There’s a great deal of fear and judge­ment in re­la­tion to bul­ly­ing, but, as with most chal­leng­ing is­sues, what’s be­ing missed is the bless­ings and op­por­tu­ni­ties. No-one wants to get to the point of sig­nif­i­cant abuse (ei­ther as giver or re­ceiver) or to the

Living Now - - Living & Learning - By Lil­iane Grace

Ac­cord­ing to the ‘Law of Con­ser­va­tion’, we’ll never erad­i­cate bul­ly­ing or ag­gres­sion – it’s part of our na­ture and how we evolve, and to think oth­er­wise is delu­sion. Far more im­por­tant that we recog­nise the dy­nam­ics at work and find use­ful ways of em­pow­er­ing our­selves and oth­ers in manag­ing these traits.

We each play each role. The bully at school is quite pos­si­bly bul­lied at home. The ‘bul­lied’ at school pos­si­bly be­comes the bully at home. If you look hon­estly at your own life, you’ll find you’ve played both roles, and that both roles serve you.

We learn im­por­tant lessons, which­ever side of the equa­tion we are on. Rather than bang­ing our heads against the dy­namic and mak­ing it wrong, let’s work with it. Ac­cord­ing to nat­u­ral law, op­po­sites are mag­ne­tised to each other. In hu­man (and ‘elec­tric’) terms, that means a ‘low-charge’ per­son (some­one with low con­fi­dence/self-es­teem) is drawn mag­net­i­cally to­gether with a ‘high­charge’ per­son (some­one with ex­ces­sive con­fi­dence/self-es­teem). Some­times they ‘crash’ to­gether and the ef­fect is that bul­ly­ing dy­namic.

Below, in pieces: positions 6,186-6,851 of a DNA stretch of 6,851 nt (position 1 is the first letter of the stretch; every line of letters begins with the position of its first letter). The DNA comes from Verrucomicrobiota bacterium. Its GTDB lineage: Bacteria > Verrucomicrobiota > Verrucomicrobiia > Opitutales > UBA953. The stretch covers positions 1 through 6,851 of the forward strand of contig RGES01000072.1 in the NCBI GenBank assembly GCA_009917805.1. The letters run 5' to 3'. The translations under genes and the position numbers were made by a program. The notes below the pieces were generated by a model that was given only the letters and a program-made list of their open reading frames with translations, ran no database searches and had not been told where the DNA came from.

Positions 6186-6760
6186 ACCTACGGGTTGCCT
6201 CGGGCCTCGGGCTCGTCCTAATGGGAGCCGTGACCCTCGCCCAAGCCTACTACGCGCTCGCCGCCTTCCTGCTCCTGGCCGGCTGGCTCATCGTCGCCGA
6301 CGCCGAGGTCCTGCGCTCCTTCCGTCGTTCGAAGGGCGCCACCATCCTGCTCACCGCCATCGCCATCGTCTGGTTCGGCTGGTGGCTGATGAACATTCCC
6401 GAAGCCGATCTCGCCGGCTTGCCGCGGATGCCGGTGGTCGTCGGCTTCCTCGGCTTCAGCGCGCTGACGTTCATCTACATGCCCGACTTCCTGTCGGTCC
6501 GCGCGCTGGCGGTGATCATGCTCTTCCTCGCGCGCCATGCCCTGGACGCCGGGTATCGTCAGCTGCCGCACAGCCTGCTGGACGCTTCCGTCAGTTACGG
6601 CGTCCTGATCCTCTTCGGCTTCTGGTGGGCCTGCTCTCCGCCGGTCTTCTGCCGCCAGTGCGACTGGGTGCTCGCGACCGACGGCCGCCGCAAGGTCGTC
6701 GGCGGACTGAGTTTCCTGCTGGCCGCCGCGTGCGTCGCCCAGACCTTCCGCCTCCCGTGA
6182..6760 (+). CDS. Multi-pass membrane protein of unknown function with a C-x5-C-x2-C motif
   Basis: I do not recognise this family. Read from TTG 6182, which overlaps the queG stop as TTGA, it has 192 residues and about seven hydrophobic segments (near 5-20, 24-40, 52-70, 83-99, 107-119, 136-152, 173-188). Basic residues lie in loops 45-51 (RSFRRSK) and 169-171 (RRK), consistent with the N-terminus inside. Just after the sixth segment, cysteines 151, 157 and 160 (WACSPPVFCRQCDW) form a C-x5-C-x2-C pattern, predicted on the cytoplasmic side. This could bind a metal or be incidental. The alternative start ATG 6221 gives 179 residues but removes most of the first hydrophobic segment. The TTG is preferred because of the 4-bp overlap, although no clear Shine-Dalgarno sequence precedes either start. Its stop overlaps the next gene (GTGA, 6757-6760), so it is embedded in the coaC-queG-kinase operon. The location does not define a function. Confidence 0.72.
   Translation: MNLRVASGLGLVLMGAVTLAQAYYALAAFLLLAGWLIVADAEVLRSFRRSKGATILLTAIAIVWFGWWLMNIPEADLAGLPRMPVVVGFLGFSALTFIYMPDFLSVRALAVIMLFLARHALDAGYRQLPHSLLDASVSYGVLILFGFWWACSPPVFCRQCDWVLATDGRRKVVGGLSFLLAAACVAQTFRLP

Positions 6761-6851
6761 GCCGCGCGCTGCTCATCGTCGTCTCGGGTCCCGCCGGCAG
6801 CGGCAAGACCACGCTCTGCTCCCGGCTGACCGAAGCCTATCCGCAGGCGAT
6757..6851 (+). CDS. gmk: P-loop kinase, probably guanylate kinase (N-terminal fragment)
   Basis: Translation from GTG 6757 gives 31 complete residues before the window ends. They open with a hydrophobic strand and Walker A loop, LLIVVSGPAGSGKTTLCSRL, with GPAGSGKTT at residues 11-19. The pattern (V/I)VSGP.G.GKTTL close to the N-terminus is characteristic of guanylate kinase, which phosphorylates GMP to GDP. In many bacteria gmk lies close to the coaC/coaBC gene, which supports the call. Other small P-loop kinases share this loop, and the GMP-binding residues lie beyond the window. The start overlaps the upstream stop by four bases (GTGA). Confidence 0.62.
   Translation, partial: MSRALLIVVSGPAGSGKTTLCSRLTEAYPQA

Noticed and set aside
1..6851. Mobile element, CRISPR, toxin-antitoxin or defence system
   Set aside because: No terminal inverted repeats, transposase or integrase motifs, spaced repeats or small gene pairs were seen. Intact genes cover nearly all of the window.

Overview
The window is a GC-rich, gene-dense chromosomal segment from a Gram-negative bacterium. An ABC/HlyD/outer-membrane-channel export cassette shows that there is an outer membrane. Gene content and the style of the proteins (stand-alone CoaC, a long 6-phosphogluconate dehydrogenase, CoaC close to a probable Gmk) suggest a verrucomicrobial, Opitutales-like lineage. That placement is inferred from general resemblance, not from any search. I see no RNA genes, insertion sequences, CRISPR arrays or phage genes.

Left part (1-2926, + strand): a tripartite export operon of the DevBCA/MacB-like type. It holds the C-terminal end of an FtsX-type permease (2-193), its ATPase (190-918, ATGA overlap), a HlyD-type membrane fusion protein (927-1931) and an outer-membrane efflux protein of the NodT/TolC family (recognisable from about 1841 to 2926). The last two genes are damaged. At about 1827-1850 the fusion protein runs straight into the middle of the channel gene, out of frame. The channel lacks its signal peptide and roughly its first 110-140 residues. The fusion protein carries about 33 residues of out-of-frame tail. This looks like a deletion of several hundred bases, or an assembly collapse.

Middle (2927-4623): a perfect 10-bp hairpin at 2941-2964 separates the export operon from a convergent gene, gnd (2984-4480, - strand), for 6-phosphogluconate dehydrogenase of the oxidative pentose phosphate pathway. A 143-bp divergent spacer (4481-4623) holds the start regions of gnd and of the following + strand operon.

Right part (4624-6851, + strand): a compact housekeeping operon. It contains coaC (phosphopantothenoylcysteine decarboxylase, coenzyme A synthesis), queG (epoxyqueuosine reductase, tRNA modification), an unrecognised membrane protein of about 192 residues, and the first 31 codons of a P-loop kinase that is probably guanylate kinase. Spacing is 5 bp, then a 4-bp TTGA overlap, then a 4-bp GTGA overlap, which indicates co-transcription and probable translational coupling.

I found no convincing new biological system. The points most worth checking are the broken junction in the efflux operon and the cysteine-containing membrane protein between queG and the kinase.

Most peo­ple would agree that a per­son with low con­fi­dence needs to de­velop greater as­sur­ance, and a per­son with ex­ces­sive con­fi­dence needs to de­velop hu­mil­ity and re­spect for oth­ers. Dr John De­mar­tini ex­presses this very neatly: the per­son who is care­ful (low self­con­fi­dence; tip­toes around oth­ers) and the per­son who is care­less (ex­ces­sive con­fi­dence; tram­ples on oth­ers) both need to be­come car­ing (re­spect­ful of self and oth­ers in equal bal­ance).

The un­con­scious aim of the at­trac­tion be­tween the two is to bal­ance the charge: that the ‘low-charge’ un­con­fi­dent per­son be­gins to feel frus­trated enough with be­ing a door­mat that she is catal­ysed into valu­ing her­self more, and the ‘high-charge’ over­ly­con­fi­dent per­son be­gins to feel a de­gree of self-doubt about steam-rol­ler­ing oth­ers.

It doesn’t al­ways look like that hap­pens (to us ob­serv­ing on the out­side), and it can take a loooooong while for that to hap­pen. ( We some­times need to walk into the same wall over and over and over again be­fore we get the les­son, it seems.) That’s why I’m pro­mot­ing the idea of de­lib­er­ate bul­ly­ing in schools.

We take all other school sub­ject ar­eas se­ri­ously, recog­nis­ing that they re­quire skill devel­op­ment over time, but very lit­tle fo­cused time and at­ten­tion is spent on com­mu­ni­ca­tion skills (both lis­ten­ing skills and the skill of ap­pro­pri­ate as­sertive­ness), the art of re­silience, prob­lem-solv­ing

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